Certiorari Granted in Rehberg v. Paulk: An Intriguing Witness Immunity Case
In recent Terms the Supreme Court has shown considerable interest in individual immunity doctrine involving qualified immunity–about which I blogged on January 25, 2011 and may 31, 2011–and absolute immunity–about which I blogged on August 21, 2009. See generally on individual immunities, my treatise CIVIL RIGHTS AND CIVIL LIBERTIES LITIGATION: THE LAW OF SECTION 1983 chapters 7 & 8 (4th ed. 2010)(CIVLIBLIT on Westlaw).
The Court’s interest in immunity doctrine will continue into the 2011 Term because, on March 21, 2011, the Court granted certiorari in Rehberg v. Paulk, No. 10-788, to review 611 F. 3d 828 (11th Cir. 2010), which conferred absolute witness immunity on a district attorney’s chief investigator who had testified as a complaining witness before a grand jury.
(In connection with understanding Rehberg, note that the Supreme Court has consistently used a functional approach to individual immunities, meaning that immunity does not depend on job title but rather on the nature of the challenged conduct. Buckley v. Fitzsimmons, 509 U.S. 259 (1993)).
Rehberg v. Paulk and Witness Immunity
Rehberg involved a § 1983 Fourth and Fourteenth Amendment-based malicious prosecution damages action against, among others, a chief investigator in a district attorney’s office who, as a complaining witness, allegedly testified falsely before three different grand juries, each of which separately indicted the plaintiff on various charges subsequently dismissed. The Eleventh Circuit held that the chief investigator was absolutely immune from damages liability for his allegedly false testimony before the grand jury.
It also ruled that the chief investigator, together with the prosecutor who presented to the grand jury, was absolutely immune from damages liability for allegedly conspiring, pre-indictment, to make up and present the chief investigator’s false testimony to the grand jury.
In this latter regard, though, the Eleventh Circuit was careful to note that there was no allegation here that either of these defendants fabricated or planted any evidence to create probable cause. If there had been, the defendants would not receive absolute immunity, according to the court, because such conduct—investigating and gathering evidence—fell outside the prosecutor’s role as advocate.
The Question Presented
The Court granted the Plaintiff’s Petition for Writ of Certiorari to consider the following:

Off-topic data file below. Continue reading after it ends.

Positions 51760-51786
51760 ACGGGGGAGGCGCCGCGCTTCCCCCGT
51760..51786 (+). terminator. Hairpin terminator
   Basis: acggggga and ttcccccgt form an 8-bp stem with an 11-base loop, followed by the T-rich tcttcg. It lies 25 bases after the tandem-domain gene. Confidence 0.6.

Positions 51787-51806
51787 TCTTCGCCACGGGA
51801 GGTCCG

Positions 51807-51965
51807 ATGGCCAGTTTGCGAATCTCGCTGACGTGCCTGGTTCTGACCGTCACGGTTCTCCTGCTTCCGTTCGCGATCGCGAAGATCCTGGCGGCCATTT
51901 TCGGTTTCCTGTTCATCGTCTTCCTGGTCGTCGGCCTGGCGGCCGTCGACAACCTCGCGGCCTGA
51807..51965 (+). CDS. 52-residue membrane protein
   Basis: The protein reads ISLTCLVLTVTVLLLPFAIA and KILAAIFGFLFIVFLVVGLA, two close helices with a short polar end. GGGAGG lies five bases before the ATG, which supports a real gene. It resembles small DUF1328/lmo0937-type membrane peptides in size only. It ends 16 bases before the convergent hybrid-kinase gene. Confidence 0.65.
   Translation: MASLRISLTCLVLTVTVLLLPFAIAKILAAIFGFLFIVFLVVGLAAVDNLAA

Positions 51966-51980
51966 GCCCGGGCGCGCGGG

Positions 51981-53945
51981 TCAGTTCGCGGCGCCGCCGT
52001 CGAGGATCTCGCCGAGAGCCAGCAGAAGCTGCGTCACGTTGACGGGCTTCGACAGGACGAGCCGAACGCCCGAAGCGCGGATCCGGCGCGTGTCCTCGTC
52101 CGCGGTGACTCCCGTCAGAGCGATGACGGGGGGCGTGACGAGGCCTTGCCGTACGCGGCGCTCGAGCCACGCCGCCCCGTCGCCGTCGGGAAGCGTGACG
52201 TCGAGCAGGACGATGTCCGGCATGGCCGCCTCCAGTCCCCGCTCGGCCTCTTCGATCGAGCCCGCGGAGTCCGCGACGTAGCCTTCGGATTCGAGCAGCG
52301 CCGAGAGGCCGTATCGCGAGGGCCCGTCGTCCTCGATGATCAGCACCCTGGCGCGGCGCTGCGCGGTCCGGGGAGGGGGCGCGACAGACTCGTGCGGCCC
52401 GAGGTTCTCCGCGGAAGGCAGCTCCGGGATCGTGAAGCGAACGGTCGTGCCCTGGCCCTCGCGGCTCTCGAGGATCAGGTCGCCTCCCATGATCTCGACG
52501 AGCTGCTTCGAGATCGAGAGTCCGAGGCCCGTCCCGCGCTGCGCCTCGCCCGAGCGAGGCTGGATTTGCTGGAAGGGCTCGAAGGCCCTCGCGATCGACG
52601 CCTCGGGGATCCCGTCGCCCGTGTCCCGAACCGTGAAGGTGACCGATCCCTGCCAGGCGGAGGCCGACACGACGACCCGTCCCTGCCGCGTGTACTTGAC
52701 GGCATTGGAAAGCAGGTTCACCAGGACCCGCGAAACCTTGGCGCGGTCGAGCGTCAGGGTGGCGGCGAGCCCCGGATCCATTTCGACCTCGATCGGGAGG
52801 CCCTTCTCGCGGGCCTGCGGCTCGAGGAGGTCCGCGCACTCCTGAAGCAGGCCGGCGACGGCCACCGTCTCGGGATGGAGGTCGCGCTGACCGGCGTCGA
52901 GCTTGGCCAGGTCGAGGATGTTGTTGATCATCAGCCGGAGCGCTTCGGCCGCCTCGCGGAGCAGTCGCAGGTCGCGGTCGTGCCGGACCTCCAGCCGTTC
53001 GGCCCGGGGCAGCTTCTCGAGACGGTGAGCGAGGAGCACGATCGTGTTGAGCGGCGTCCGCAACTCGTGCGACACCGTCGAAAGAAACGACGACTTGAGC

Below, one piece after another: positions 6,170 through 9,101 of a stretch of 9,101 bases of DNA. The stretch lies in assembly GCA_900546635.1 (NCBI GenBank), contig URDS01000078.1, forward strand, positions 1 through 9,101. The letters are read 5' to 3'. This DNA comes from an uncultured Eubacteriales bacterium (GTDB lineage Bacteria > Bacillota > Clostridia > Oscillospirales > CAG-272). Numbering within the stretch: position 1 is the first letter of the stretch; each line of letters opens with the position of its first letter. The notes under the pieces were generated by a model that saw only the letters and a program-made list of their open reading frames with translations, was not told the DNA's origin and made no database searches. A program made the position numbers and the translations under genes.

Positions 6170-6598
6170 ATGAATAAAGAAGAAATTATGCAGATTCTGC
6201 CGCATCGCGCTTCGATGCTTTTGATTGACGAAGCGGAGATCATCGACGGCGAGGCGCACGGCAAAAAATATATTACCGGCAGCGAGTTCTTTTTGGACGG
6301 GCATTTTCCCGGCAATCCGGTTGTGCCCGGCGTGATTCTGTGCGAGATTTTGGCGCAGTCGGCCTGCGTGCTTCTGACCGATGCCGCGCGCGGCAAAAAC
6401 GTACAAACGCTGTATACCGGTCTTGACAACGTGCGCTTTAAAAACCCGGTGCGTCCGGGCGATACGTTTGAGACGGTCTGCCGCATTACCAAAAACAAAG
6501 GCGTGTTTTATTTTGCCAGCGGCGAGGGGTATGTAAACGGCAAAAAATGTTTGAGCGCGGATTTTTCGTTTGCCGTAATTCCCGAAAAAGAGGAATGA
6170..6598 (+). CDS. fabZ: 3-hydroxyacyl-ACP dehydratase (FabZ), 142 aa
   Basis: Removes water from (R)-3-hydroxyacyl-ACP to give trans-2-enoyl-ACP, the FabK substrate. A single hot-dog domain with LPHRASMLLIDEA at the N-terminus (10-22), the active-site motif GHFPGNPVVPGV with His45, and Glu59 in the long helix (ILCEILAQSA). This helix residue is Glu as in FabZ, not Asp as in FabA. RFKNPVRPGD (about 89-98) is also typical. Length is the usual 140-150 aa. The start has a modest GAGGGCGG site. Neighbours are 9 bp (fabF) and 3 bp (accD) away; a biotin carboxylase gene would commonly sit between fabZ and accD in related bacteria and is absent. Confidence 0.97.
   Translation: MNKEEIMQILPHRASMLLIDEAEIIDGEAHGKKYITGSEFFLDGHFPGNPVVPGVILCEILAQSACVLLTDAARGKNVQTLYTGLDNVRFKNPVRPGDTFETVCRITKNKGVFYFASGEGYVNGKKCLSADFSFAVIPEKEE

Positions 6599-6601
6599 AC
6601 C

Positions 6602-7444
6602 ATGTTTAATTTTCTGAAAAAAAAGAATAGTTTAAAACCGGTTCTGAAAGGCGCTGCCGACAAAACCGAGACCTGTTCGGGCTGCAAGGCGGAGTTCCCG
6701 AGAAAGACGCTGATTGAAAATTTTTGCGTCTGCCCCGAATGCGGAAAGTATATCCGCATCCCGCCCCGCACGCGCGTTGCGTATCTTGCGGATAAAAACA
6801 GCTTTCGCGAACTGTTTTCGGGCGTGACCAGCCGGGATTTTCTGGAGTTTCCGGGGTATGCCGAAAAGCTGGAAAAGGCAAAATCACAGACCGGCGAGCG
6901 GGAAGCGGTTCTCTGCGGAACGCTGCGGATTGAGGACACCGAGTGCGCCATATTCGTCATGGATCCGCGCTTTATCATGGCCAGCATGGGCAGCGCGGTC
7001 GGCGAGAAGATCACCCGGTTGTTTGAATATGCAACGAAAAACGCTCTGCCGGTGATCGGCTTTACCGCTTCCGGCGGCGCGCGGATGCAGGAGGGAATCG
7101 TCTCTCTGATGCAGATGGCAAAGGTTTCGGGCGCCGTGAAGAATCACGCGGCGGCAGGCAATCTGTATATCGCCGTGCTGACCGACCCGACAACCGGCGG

In Briscoe v. LaHue, [460 U.S. 325 (1983),] this Court held that law enforcement officials enjoy absolute immunity from civil liability under 42 U.S.C. § 1983 for perjured testimony that they provide at trial. But in Malley v. Briggs, [475 U.S. 335 (1986)], this Court held that law enforcement officials are not entitled to absolute immunity when they act as “complaining witnesses” to initiate a criminal prosecution by submitting a legally invalid arrest warrant. The federal courts of appeals have since divided about how Briscoe and Malley apply when government officials act as “complaining witnesses” by testifying before a grand jury or at another judicial proceeding. The question presented in this case is:
Whether a government official who acts as a “complaining witness” by presenting perjured testimony against an innocent citizen is entitled to absolute immunity from a Section 1983 claim for civil damages.
Reason for Granting Certiorari
The Court probably granted certiorari because of a circuit split on this issue, with the Third, Fourth and Eleventh Circuits relying on Briscoe to confer absolute immunity, while the District of Columbia, Second, Fifth, Sixth, Seventh, Ninth and Tenth Circuits relied on Malley to deny absolute immunity protection.
Interestingly, the defendant’s Brief in Opposition, at p. 10, insisted that there was no split in the circuits “regarding an individual appearing before the grand jury who merely reads a report or provides testimony supplied to him by the District Attorney. Indeed, no case cited by the Petitioner or discovered by the Respondent directly addresses this issue.”
1. The Court will have to decide how to apply its functional approach here. On the one hand, the chief investigator in Rehberg functioned as a complaining witness, as acknowledged by the Eleventh Circuit itself. On the other, the chief investigator also functioned as a witness in a grand jury proceeding, and such a proceeding is “intimately associated with the judicial phase of the criminal process,” to borrow the words of Van De Kamp v. Goldstein, 129 S. Ct. at 860.
2. There are important policy considerations in play. For example, will allowing § 1983 damages actions for such complaining witness testimony in a grand jury proceeding adversely affect the confidential nature of grand jury testimony because of the depositions that would be taken?
3. As always with individual immunities, there is also the matter of the common law background. This is where the Court has traditionally begun its immunity analysis. What, if anything, does the common law extant in 1871 have to say about this?
4. Finally, if the Court affirms the Eleventh Circuit, it will adversely affect the number of so-called § 1983 malicious prosecution claims by eliminating a category of potential defendants beyond prosecutors (who are already protected by absolute immunity for their decisions to call witnesses and to prosecute). This could be a factor that motivates the Court to affirm. See my post of September 11, 2009, on § 1983 malicious prosecution.